Lord Agnew’s shareholding in Faculty as well as in several other tech firms has been disclosed on his submissions to the House of Lords register of members interests since shortly after his nomination for a peerage in October 2017. On appointment to his role as a Minister, Lord Agnew, according to the Cabinet Office, reported his shareholding in Faculty to the Permanent Secretary in line with the requirements of Ministerial Code. The Code sets out actions needed to be taken by Ministers to avoid conflicts of interest such as reporting their financial interests to their permanent secretaries and consulting with the independent adviser on Ministers’ interests. 

Compared to other European countries the UK’s approach to monitoring Ministers’ financial interests while in government is comparatively lax, however, with several other countries either calling for divestment as a condition of appointment or management rights of financial interests being transferred to a 3rd party for the duration of the appointment.

Beyond declaring interests, potential conflicts should be pro-actively managed meaning that where Ministers retain financial interests, a declaration should be made to colleagues if they discuss any public business connected to the financial interest, while the Minister in question should not participate in any such discussion. This, in theory, should preclude Lord Agnew from participating in discussions on the government’s COVID-19 response that involves Faculty. According to the Cabinet Office, Lord Agnew had no involvement in the awarding of this contract.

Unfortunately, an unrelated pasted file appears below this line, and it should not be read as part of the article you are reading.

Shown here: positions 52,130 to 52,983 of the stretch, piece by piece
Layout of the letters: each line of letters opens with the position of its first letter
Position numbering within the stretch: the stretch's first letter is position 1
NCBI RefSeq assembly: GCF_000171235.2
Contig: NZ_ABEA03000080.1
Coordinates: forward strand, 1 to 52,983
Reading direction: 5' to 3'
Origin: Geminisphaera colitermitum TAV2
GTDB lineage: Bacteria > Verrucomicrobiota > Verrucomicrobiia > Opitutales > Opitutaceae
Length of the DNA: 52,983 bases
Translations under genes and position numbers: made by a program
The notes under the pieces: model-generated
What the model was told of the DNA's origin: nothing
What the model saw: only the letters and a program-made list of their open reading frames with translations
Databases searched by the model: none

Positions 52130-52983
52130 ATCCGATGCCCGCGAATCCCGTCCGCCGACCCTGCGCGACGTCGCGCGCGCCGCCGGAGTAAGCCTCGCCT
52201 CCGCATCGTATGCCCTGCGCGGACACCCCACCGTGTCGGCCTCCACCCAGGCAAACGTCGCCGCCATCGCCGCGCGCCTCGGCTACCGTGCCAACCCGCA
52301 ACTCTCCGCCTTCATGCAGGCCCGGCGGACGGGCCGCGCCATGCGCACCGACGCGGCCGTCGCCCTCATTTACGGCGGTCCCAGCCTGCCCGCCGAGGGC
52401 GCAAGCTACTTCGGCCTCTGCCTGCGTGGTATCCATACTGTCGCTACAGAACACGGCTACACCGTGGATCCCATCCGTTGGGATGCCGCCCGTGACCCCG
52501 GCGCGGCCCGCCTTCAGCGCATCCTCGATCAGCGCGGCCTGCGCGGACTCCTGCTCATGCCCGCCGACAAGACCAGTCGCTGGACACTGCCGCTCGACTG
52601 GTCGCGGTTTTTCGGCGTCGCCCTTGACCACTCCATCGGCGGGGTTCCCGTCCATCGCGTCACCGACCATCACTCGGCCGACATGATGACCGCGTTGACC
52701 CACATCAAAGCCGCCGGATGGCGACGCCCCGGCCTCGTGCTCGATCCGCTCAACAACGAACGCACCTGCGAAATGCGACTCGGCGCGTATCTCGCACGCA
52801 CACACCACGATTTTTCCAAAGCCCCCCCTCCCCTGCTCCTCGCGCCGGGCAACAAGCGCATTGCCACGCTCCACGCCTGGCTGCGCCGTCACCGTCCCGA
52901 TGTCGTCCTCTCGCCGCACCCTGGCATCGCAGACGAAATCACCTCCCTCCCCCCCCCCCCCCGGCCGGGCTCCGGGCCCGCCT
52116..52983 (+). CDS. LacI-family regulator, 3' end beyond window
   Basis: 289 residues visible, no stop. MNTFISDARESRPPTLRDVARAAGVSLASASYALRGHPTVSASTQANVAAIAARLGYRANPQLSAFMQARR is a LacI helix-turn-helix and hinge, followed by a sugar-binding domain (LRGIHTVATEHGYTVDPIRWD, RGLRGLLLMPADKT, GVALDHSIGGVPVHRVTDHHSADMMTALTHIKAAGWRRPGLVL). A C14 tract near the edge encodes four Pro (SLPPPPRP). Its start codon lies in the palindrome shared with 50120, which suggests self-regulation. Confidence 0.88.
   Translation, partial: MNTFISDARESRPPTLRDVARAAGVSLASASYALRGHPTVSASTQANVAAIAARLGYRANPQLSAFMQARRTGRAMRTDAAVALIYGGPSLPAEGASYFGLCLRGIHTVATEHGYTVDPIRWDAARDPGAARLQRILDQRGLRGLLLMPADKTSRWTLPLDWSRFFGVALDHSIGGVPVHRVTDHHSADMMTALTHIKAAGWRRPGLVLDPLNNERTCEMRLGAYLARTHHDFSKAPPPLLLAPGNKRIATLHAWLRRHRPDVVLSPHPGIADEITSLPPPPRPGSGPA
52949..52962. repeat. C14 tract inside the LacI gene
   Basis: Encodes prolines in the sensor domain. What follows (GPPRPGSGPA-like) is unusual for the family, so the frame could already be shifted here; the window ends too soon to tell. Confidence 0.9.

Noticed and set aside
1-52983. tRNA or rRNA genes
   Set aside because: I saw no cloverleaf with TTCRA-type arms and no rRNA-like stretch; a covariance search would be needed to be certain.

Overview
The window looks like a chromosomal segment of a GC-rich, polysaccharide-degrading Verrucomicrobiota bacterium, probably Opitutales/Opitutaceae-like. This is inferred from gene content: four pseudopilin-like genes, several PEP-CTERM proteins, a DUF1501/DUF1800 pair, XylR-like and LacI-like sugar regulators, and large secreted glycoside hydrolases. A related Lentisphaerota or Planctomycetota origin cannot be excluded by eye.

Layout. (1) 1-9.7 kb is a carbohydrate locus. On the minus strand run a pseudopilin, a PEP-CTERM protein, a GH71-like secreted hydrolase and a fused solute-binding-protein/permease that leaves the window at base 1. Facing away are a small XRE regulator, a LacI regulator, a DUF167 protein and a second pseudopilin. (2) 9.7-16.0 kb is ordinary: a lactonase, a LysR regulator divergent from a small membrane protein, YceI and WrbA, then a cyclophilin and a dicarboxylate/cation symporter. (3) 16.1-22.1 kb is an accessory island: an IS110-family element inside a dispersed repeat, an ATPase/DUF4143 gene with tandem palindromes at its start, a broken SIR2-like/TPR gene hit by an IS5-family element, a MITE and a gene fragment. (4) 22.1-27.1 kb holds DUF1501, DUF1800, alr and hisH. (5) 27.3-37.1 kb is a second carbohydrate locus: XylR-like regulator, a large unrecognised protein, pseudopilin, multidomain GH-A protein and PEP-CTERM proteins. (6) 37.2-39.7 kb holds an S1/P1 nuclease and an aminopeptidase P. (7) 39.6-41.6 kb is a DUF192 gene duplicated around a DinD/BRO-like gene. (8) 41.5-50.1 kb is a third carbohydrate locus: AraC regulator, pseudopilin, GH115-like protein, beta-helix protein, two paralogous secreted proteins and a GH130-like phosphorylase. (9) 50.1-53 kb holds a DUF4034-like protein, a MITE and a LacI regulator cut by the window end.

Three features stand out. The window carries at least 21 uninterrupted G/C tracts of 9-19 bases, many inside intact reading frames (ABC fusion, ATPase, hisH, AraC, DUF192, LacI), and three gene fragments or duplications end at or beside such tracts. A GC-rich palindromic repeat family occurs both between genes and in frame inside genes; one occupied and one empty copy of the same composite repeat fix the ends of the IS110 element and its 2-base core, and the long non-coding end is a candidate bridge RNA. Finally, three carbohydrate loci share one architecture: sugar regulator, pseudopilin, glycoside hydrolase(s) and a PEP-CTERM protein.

However, as head of the Government Digital Services it is essential that perceived conflicts of interest involving Lord Agnew’s shareholding in a digital company winning contracts with government are also properly managed.  According to advice from the National Audit Office on conflicts of interest, an individual holding shares in an entity affected by the policy issue on which they are working is a potential conflict of interest that needs to be managed. 

Lord Agnew has previously faced questions over the appropriateness of his interests outside of politics while occupying a ministerial post. In 2017 he stood down as chairman of the Inspiration Trust when he became a schools minister but retained his status as a member as trustee.

Family ties and political connections in advisory roles 

Connections between Faculty and the government also include family ties. Ben Warner, the brother of Faculty’s co-founder Marc, has a close relationship with Downing Street after having played a key role in developing the data modelling used by the Vote Leave campaign in 2016 under the stewardship of Downing Street advisor Dominic Cummings. At the time, Faculty traded as Advanced Skills Initiative Ltd and supplied advertising and market research for the campaign. Since leaving his role as commercial principal at Faculty, Warner ran the Conservative Party’s data modelling during the 2019 election campaign and currently advises the government on its data strategy.